Revisiting: Hurricanes are slowing down and becoming more dangerous

In 2017, Hurricane Harvey moved very slowly across parts of Texas (US) dropping “more than 30 inches of rain in two days and nearly 50 inches over four days.” “Harvey’s rainfall exceeded every known flooding event in American history since 1899.” The reason for the high rainfall totals was the slow movement of the storm–and a 2018 study (Kossin) reports that “between 1949 and 2016,…

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Connections with a changing climate: drought, intense rainfall, and flooding

The connection: Extended periods of drought in the U.S. Midwest — Interspersed with briefer periods of intense, even extreme rainfall — Leading to destructive flash flooding — See also — Large, intense thunderstorms will happen more frequently Climate change impacts on human behavior Extreme rainfall will continue Questions? Please let me know.

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There is a much greater flood risk in the United States

Across much of the United States, the flood risk is greater (in some cases, far greater) than what government estimates and maps currently show. As a result, millions of homes and properties and many millions of people are facing a threat they have not thought they faced and may not have known about when they purchased or rented a property–a flooding threat that will only…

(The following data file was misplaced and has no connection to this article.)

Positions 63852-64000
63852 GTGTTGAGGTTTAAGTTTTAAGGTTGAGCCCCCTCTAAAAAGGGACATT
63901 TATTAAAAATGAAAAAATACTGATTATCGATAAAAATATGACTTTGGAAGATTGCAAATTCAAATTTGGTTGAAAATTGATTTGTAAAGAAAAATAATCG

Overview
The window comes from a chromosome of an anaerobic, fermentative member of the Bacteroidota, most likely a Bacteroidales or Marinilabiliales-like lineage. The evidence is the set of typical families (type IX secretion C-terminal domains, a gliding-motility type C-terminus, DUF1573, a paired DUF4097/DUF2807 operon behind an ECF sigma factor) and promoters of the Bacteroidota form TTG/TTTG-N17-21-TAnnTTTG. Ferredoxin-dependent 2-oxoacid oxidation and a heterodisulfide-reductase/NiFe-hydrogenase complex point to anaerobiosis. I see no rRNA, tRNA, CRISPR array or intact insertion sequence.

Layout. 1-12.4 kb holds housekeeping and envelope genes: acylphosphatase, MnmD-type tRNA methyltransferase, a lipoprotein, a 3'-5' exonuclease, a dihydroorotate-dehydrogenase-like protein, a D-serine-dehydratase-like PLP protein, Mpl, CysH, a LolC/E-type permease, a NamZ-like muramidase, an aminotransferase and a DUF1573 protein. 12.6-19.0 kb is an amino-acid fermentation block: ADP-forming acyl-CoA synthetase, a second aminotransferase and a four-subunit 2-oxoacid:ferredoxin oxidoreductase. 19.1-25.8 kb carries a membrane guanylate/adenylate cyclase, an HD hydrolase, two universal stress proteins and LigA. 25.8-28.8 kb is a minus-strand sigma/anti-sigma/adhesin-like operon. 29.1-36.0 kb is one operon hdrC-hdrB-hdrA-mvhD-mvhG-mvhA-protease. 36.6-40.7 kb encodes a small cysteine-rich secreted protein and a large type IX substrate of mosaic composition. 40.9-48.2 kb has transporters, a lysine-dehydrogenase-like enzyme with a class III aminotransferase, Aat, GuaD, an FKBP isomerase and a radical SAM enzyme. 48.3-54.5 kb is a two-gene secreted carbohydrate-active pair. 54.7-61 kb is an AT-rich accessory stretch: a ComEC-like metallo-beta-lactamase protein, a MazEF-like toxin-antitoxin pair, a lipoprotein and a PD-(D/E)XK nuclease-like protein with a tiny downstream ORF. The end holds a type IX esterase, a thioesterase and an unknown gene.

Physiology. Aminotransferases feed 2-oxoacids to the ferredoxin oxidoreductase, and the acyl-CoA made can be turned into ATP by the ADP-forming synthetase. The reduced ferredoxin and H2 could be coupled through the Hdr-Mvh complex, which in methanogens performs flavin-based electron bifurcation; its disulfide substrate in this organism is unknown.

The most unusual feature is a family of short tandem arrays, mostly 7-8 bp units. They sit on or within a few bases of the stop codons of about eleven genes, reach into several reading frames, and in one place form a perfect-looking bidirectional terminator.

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Excessive rainfall–the new normal

News: Do you see a trend? More episodes of excessive, even extreme rainfall leading to widespread, frequent, and long-lasting flooding. It is happening now in the midwestern United States–and other regions around the world. Is this unexpected? No, predictions since at least the 1980’s based on unrestrained climate change have forecast this very scenario. And, recent research backs it up showing “a tendency towards greater…

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How cities are/will be impacted by climate change

News: City life has changed and will change even more due to the impacts of climate change. Cities in the United States may face greater challenges than cities elsewhere due to complacency, denial, inadequate infrastructure, and other reasons. Yet, some U.S. cities are taking strong actions–despite the current U.S. Government Executive Branch. The climate changes that may have the greatest impact are higher temperatures/greater heat:…

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We need action

Land and water degradation, food and water supply shortages, drug-resistant infections from overuse of antibiotics, overuse of pesticides and disease, sea level rise affecting coastal areas, microplastics/single-use plastic pollution on land and in the oceans, rapidly melting ice at the Poles, heatwaves, droughts, extreme rainfall, powerful hurricanes, and more –> people and animals migrating, people and animals dying. It’s real, it’s happening now, and it’s…

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